What does a microarray laboratory look like today? The Microarray Research Group of the Association of Biomolecular Resources Facilities wants to know. The group, led by Kevin Knudtson of the University of Iowa, and Andrew Brooks, of the University of Rochester Medical Center, has begun gathering responses for its annual microarray survey.
Available online at http://www.abrf.org/index.cfm/page/surveys/MARG2k2/intro.htm, the survey is used to collect information on instrumentation, protocols, staffing, funding and throughput. Responses will be used to create a profile of microarray analysis laboratories.
The survey consists of a general section, and sections on spotted microarrays and Affymetrix.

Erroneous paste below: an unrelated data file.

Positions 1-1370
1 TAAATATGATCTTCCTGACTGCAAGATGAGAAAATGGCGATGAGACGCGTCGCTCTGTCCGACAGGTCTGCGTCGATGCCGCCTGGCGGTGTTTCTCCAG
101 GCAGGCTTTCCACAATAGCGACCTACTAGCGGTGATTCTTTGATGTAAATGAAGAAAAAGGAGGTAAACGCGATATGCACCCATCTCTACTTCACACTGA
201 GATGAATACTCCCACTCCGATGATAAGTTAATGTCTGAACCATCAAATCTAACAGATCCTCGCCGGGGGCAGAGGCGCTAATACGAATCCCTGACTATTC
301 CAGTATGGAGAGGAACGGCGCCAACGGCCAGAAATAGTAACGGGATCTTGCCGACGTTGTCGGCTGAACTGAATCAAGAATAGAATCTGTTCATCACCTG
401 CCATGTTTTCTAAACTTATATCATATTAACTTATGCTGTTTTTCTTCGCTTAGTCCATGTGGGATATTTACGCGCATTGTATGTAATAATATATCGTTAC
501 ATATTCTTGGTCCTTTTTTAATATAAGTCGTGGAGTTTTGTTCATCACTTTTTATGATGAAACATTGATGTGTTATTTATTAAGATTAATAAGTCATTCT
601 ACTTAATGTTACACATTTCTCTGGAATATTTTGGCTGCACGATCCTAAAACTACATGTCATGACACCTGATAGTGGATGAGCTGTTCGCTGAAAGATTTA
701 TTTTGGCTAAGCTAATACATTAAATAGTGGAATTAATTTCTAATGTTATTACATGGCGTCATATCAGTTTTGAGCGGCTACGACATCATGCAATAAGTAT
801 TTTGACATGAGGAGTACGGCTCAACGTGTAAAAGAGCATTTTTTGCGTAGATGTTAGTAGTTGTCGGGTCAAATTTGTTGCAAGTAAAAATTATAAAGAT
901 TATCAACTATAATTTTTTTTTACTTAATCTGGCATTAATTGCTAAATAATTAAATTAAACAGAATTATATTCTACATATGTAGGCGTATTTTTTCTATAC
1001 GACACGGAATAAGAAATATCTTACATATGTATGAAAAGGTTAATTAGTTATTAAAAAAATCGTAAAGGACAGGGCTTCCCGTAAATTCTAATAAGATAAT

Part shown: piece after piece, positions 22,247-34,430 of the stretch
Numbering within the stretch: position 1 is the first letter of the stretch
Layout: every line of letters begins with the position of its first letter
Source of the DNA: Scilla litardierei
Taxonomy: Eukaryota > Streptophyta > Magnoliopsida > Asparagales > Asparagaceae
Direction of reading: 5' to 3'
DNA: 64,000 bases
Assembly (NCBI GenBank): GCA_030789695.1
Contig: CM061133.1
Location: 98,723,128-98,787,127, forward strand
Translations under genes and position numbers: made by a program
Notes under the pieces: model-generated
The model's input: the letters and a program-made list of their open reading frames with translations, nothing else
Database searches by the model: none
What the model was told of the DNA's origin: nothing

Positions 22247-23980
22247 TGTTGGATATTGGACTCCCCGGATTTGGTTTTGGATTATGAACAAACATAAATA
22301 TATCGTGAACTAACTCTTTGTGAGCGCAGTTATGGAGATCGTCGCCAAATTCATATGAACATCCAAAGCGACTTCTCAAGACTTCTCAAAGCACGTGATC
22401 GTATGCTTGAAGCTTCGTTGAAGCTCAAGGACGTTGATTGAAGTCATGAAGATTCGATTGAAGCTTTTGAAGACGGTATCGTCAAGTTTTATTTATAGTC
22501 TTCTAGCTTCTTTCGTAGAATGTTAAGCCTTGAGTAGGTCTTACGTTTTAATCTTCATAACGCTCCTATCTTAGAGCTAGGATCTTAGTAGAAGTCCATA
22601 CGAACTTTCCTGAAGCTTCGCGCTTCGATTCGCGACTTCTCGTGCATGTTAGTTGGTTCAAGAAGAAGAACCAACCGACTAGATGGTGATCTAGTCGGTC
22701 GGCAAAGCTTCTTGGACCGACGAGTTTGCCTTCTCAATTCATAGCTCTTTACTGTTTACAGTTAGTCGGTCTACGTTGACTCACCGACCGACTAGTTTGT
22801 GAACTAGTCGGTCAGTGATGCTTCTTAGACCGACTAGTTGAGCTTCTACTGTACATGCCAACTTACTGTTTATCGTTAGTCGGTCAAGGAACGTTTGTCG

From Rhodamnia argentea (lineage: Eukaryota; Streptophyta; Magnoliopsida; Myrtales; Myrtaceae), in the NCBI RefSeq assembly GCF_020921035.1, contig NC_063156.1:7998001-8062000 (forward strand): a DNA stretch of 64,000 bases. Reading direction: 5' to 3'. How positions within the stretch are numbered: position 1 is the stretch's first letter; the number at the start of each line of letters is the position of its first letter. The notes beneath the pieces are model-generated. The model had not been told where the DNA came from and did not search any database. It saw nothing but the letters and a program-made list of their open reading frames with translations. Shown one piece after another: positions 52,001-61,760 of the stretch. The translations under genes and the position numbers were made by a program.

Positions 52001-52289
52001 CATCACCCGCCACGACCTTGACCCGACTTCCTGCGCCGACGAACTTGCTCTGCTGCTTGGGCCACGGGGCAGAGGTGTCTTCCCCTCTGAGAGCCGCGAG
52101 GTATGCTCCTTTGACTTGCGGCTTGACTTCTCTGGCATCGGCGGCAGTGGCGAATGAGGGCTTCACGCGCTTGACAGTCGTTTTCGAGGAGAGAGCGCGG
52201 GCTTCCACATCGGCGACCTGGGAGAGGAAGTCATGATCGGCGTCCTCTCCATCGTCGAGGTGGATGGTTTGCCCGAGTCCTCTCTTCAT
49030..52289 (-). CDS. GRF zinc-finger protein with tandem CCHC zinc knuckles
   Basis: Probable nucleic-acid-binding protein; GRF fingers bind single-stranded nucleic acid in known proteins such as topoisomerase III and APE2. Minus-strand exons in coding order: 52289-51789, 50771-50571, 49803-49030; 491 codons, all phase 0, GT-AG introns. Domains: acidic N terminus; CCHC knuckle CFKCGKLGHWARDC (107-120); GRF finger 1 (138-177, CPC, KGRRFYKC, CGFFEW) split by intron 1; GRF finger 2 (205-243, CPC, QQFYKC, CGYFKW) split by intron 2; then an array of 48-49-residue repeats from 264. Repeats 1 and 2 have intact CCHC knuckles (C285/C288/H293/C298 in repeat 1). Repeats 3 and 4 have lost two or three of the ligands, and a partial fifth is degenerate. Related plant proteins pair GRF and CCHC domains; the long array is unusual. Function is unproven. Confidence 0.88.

The survey is designed to gather information from academic, pharmaceutical, and commercial laboratories that offer microarray technologies as a shared or core resource, and also individual labs.
Results will be presented at the ABRF meeting in Denver, Colo., Feb. 10-13.
Last year’s survey, presented at the March 2002 ABRF meeting in Austin, Texas, found, in a study of Affymetrix chips, that variability was lab-to-lab, and not chip-to-chip.
Researchers from 10 universities participated in the study. Seven microarray facilities provided data from Affymetrix murine U74A and human U95A arrays, and Albert Einstein College of Medicine provided data from spotted arrays.